Sunday, 9 October 2016

Valentia Observatory Records Record Rainfall

On October 4th, Valentia Observatory recorded it's highest level of rainfall in a single day since the station opened 150 years ago. There was 105.5mm of rain in 24 hours. The same station also recorded it's wettest September in 10 years and December 2015 was the wettest December on record.  However, May 2016 was a remarkably dry month, well below average.

To get the bigger picture to see what is going on, I've taken a look at mean air temperature records. 

Previous very wet years were 1924, 1930, 1946, 19472002, 2008 and 2009. Is there a trend of floods and heavy rainfall occurring directly after years of warming ?

The past five years were cooler than the warming peak of the 2000's. We will have to see how 2016 plays out. So far, 2016 is over half a degree warmer than 2015 (up to September). This makes 2016 warmer than any of the last five years but still cooler than the 2000s. 

The sea surface temperature maps still show a large body of cool water out in the Atlantic :

Compare with 2006 and 2007 :

A colder Atlantic would normally mean a colder winter in Ireland. 

Monday, 3 October 2016

Curtailment Payments to Wind Farms will Increase Over Winter

From Irish Independent

The compensation will be based on the market price per megawatt of power produced, which is currently at around €50. If an operator could not transmit 100MW, they would be entitled to €5,000. "There is no doubt that at some stage over the coming months we will have to curtail," a source said.

The unavailability of the East West interconnector also means that Eirgrid will have to revise their Winter Outlook :

The capacity margin of 3199 shows how much spare capacity we have over and above demand. This can now be reduced to 2699 with the loss of the interconnector. The Danes generally assume that wind has a capacity credit of zero whereas Eirgrid assume a 14% figure for Irish wind. If we get a prolonged period of High Pressure, then the output of wind will be close to zero and will contribute nothing to adequate capacity. So that leaves a capacity margin of 2,266 MW. If the winter takes a sudden cold turn, then that will put added pressure on this margin as demand rises.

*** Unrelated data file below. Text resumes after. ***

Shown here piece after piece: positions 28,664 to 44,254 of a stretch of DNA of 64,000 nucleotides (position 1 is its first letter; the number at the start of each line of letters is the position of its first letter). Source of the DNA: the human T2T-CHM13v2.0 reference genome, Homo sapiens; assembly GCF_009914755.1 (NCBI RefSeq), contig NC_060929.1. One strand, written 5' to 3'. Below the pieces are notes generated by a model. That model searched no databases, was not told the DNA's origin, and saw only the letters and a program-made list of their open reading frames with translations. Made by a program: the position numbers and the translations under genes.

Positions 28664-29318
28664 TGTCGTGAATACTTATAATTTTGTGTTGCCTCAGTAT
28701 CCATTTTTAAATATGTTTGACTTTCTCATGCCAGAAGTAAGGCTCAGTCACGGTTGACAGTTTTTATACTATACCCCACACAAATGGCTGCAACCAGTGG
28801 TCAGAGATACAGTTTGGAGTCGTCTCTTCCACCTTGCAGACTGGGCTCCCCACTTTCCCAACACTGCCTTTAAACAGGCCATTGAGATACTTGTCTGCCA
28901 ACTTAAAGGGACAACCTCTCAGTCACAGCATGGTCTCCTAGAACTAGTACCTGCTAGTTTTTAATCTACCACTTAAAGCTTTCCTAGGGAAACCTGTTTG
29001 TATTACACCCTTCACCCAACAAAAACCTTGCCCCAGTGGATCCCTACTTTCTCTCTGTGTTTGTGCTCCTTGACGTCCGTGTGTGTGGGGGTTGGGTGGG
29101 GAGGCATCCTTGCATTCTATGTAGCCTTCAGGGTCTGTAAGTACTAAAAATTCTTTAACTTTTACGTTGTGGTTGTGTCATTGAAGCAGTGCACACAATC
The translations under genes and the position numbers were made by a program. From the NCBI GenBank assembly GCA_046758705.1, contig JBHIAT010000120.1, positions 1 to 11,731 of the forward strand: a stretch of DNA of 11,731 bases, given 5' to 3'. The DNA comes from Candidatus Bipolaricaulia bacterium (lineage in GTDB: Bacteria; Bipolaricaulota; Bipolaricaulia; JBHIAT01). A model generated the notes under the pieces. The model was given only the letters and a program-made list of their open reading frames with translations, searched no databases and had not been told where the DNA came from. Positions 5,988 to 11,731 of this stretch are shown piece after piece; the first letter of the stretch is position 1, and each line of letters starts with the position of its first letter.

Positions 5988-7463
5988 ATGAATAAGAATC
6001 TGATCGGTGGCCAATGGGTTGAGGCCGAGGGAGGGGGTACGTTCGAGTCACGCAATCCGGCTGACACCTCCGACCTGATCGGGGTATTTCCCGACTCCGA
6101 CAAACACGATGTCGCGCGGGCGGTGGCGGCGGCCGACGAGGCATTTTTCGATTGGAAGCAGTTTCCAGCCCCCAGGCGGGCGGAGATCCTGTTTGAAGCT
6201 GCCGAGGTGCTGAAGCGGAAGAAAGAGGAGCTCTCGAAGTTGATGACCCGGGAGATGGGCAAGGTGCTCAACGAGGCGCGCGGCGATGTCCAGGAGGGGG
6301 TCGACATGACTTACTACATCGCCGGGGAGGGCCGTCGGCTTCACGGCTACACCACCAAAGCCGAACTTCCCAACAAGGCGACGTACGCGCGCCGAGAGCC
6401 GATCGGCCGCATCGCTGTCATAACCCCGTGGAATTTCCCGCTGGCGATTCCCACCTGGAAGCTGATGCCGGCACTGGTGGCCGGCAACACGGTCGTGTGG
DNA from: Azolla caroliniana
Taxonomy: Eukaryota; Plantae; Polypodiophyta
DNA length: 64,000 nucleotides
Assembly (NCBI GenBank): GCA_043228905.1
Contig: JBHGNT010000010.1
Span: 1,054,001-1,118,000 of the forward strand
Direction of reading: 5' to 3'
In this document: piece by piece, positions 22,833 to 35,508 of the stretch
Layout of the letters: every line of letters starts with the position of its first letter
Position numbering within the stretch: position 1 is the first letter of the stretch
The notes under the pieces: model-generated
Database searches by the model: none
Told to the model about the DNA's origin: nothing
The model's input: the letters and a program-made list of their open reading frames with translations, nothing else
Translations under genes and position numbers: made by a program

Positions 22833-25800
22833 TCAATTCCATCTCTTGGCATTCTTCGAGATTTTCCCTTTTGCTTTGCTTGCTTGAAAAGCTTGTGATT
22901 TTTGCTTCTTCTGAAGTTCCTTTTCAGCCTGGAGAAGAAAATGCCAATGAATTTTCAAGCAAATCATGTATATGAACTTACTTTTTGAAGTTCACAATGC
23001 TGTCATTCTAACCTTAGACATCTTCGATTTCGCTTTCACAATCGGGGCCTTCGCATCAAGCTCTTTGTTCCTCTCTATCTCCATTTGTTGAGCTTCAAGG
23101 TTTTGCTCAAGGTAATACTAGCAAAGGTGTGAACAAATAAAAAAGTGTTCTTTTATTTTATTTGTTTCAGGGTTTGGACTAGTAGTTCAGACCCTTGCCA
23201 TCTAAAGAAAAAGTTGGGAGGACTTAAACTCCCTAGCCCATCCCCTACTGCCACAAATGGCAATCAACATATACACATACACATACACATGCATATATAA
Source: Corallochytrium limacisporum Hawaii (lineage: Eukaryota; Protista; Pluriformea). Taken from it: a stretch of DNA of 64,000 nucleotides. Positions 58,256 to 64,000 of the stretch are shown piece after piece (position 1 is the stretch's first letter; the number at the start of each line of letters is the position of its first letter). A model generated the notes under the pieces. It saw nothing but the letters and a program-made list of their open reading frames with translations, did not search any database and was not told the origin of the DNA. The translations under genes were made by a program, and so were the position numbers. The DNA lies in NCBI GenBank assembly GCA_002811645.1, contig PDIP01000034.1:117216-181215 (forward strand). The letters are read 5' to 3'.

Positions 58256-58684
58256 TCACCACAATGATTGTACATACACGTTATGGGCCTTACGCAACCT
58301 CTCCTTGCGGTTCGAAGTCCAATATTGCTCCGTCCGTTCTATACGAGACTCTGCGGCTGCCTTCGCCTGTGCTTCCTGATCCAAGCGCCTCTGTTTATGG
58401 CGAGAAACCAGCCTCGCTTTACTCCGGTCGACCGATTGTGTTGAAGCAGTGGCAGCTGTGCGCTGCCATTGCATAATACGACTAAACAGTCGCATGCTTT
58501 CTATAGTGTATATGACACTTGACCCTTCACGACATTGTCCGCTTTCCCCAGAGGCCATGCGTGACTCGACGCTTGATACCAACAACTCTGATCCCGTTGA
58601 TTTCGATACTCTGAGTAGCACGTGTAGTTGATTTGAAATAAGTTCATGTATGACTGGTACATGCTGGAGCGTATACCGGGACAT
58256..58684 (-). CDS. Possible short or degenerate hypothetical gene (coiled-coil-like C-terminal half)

Climate Saint Mary Robinson says "Eat Less Meat"

From Irish Independent

Meanwhile back in the real world, the skies over County Cavan, Ireland yesterday :

If you look closely, you can even spot Saint Robinson's plane on the way to Mayo.

Monday, 26 September 2016

Grid Costs Set to Rise to Meet 2020 Targets

Grid costs will cost households and businesses an additional € 354 million next year as part of a large rollout of grid and transmission networks. The Energy Regulator explains :

The five years from 2016 to 2020 will require continued investment in the transmission system and delivering ongoing infrastructure projects. The PR3 period was characterised by the initiation of a large scale infrastructure delivery programme in order to meet 2020 renewable generation targets

So the transition to the green economy doesn't involve dismantling of the existing fossil fuel system. Instead, it means adding capacity and grid infrastructure paid for by you and me. This is fast turning into a gravy train for whoever has the best idea for extracting more money from electricity bills, or in economic terms, a bubble. 

The same is happening elsewhere in Europe. In Germany, grid costs will soon rise by a whopping 45%-80% as network infrastructure struggles to keep up with all the additional capacity :

There is no going back now. We have committed ourselves to a crazy energy policy. No wonder the European Union is no longer as popular as it used to be.

Thursday, 22 September 2016

Rise in Ireland's Electricity Generation CO2 Emissions

SEAI have published the latest details on CO2 emissions in Ireland. Electricity generation emissions have risen in 2015 because of a rise in coal consumed in Moneypoint.

The graph is slightly misleading for a couple of reasons. It uses a simplified modelling system that doesn't take full account of increased cycling and ramping from back up generators. Hence the disclaimer on Page 26 :

There are clear limitations in this analysis but it does provide useful indicative results. 

The cycling effects are certainly not small as stated on Page 21 - see here for an analysis

In reality, the cycling effects increase as more wind is added so the CO2 per kWh of electricity may be fairly accurate back in say 2010 but starts getting progressively worse by 2015.